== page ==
C1, C2, C3, Challenger, Criticality, KSC, NASA, space flight, STS-51L
(NOTE: The following is a fictionalized account of the 15 days in January 1986 leading up to the Challenger Space Shuttle disaster on the 28th of that month; however, the details of weather and NASA events are based on known historical data.)
Thursday, January 23, 1986
High Temp: 75° F Low Temp: 53° F
Tomorrow we should launch Challenger on its 10th mission. Temperatures were seasonal today; however, the weather is questionable as another cold front is moving through tomorrow. We won’t know if the launch is a go or not until a few hours or less before liftoff.
Beyond weather considerations, there are thousands of things that have to be perfect before a mission is given a “go for launch.” It’s a wonder we ever get a Space Shuttle off the ground. Every individual component of the Orbiter, the External Tank (ET), and the Solid Rocket Boosters (SRBs) is rated in one of five categories of impact on the mission, vehicle, and/or crew if the part fails. The ratings are as follows:
- Criticality 1 (C1) – Loss of vehicle or crew if the component fails
- Criticality 2 (C2) – Loss of mission
- Criticality 3 (C3) – Component will not have fatal impact on crew, vehicle, or mission if it alone fails
- Criticality 1R (C 1R) – Redundant component, but loss of vehicle or crew if both primary and redundant components fail
- Criticality 2R (C 2R) – Redundant component, but loss of mission if both primary and redundant components fail
Any component that is not rated C3 and has a known issue not only stops the countdown, but the entire program, until resolved. When trying to put seven people and tons of cargo into Earth orbit, there are a lot of components that fall into the C1, C2, C 1R, or C 2R categories. Safety can be annoying, but it save lives.
That said, it is impossible for any human, regardless of how careful, intelligent or well-educated, to be able to anticipate every possible problem. Exploration of uncharted territory comes with a price and that price is the loss of human life. Over 700 people died trying to reach the North Pole and even there we have air to breathe, water, and survivable temperatures if properly dressed. In space there is no air, no water, and a human dies if directly exposed to the vacuum of space.
Space travel is risky on the best of days. Astronauts are put in a ship that is designed to be as light-weight as possible with no significant armor or shielding around them. They are attached to two highly explosive solid rocket boosters that would flatten a small city if they exploded, connected to a massive tank filled with hydrogen and oxygen that has a nasty tendency to flash burn if it comes in contact to even a small flame or spark.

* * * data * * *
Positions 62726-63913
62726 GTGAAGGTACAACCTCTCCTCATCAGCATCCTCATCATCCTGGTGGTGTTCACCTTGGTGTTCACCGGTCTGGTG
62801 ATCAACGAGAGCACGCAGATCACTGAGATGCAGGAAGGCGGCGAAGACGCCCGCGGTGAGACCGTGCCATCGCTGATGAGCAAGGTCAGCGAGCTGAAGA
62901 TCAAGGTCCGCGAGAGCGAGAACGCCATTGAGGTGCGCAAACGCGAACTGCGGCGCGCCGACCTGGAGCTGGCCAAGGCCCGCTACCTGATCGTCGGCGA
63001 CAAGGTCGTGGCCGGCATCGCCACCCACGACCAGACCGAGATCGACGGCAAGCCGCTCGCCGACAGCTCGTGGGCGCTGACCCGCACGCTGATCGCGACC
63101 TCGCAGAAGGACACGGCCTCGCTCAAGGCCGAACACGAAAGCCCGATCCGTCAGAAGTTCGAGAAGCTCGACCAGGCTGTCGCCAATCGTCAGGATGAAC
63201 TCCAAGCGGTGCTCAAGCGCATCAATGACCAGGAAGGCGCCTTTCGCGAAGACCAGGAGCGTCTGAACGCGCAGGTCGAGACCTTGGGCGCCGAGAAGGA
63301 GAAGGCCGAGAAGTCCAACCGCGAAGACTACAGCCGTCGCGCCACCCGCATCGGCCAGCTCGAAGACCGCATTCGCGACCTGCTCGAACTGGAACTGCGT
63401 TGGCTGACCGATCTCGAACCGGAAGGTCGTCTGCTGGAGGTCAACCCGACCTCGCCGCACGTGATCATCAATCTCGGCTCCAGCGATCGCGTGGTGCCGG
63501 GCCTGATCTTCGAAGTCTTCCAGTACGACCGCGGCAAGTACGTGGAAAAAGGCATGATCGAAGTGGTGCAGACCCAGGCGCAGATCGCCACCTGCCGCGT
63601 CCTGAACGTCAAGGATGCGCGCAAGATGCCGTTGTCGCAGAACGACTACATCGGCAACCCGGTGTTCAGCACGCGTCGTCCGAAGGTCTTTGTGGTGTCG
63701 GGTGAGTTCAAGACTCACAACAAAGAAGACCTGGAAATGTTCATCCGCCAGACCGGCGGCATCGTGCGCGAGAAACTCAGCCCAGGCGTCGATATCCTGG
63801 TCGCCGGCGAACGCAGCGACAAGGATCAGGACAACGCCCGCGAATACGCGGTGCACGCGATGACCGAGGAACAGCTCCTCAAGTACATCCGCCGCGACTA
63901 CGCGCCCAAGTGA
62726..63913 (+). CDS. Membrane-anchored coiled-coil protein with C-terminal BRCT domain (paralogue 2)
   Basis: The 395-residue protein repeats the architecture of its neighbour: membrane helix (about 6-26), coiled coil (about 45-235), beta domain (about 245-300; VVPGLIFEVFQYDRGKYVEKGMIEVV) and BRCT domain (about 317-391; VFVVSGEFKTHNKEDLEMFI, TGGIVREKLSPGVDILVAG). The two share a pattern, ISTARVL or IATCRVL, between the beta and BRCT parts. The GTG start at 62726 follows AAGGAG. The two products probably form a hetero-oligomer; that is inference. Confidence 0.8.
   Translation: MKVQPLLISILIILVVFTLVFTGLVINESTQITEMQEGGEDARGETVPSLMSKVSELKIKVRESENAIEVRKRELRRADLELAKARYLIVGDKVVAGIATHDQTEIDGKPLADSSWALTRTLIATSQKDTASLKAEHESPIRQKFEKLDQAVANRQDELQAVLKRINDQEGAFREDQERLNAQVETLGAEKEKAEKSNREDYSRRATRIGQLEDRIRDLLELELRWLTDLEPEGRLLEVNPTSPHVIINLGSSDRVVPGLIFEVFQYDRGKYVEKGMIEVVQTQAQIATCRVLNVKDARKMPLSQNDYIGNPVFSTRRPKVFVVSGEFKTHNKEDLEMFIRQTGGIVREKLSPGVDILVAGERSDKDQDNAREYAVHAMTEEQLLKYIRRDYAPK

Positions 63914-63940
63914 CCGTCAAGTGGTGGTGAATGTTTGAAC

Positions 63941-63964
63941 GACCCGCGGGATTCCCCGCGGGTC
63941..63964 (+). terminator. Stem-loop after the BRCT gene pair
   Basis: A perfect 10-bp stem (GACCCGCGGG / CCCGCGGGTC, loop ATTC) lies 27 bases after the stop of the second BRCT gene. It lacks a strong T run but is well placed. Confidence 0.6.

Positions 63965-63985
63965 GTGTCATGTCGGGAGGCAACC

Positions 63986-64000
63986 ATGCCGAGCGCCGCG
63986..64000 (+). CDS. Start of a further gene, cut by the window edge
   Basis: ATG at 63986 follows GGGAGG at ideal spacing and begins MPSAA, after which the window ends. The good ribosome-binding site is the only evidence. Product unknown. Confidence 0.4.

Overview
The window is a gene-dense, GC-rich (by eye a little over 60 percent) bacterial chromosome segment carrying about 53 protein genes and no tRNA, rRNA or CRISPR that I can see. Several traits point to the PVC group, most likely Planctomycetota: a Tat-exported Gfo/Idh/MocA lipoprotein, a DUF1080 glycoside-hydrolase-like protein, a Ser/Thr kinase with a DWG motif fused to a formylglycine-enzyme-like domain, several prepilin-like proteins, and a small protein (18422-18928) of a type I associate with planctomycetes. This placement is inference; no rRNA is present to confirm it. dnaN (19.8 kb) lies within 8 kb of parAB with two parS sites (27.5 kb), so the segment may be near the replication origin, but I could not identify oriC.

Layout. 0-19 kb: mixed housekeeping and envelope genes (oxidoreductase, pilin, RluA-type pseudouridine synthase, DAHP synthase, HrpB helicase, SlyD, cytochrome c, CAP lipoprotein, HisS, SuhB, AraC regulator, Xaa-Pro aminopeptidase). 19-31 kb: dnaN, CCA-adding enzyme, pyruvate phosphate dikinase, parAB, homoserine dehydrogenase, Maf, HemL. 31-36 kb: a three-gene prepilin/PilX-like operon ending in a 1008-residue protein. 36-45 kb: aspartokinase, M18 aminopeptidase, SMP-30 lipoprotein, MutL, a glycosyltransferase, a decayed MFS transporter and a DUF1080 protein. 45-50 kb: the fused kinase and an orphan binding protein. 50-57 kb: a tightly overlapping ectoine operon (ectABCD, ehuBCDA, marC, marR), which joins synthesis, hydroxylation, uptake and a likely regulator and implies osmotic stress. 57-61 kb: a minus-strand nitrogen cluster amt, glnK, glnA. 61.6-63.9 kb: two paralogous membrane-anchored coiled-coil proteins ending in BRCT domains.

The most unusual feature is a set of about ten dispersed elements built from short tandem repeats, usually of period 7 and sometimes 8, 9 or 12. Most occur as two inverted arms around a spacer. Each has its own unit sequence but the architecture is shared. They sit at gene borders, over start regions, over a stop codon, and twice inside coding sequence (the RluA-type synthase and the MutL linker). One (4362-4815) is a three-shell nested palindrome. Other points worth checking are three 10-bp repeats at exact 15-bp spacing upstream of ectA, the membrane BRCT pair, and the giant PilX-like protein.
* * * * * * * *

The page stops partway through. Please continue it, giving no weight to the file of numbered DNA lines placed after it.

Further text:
In addition, the speeds and the pressures that astronauts experience are unlike any other reality most humans can imagine. There is no doubt that human life will be lost in the pursuit of space exploration. We will do everything we can to safeguard our astronauts, but at some point we will discover what we did not anticipate. At some point an accident will occur on the ground or in flight. We will investigate, learn where we failed and moved forward again.
For centuries humans sailed near the coastline because no one knew what lie out across the sea. Staying close to shore taught us how to sail, while minimizing the risk. Even then ships sank and people died. The Space Shuttle program is our way of sailing near the coastline. We send people up into low Earth orbit and learn how to ‘sail’ in space. After a few decades we will be ready to go out into open space, just as ships were ready to cross open seas.
There are some who ask why should we reach out into space. That is probably what some people asked sailors who went off to explore the new world. But those brave men sailed off into uncharted waters and everything we now enjoy in the United States of America is due to those who took the risks to leave behind the safety of ‘the known’ in order to explore the unknown.
The answer to those people who want to know ‘why’ is simply this: we don’t know why…YET. After we get there we will know why it was so important we went. That is the way it has always been when exploring the unknown. That is the way it will always be.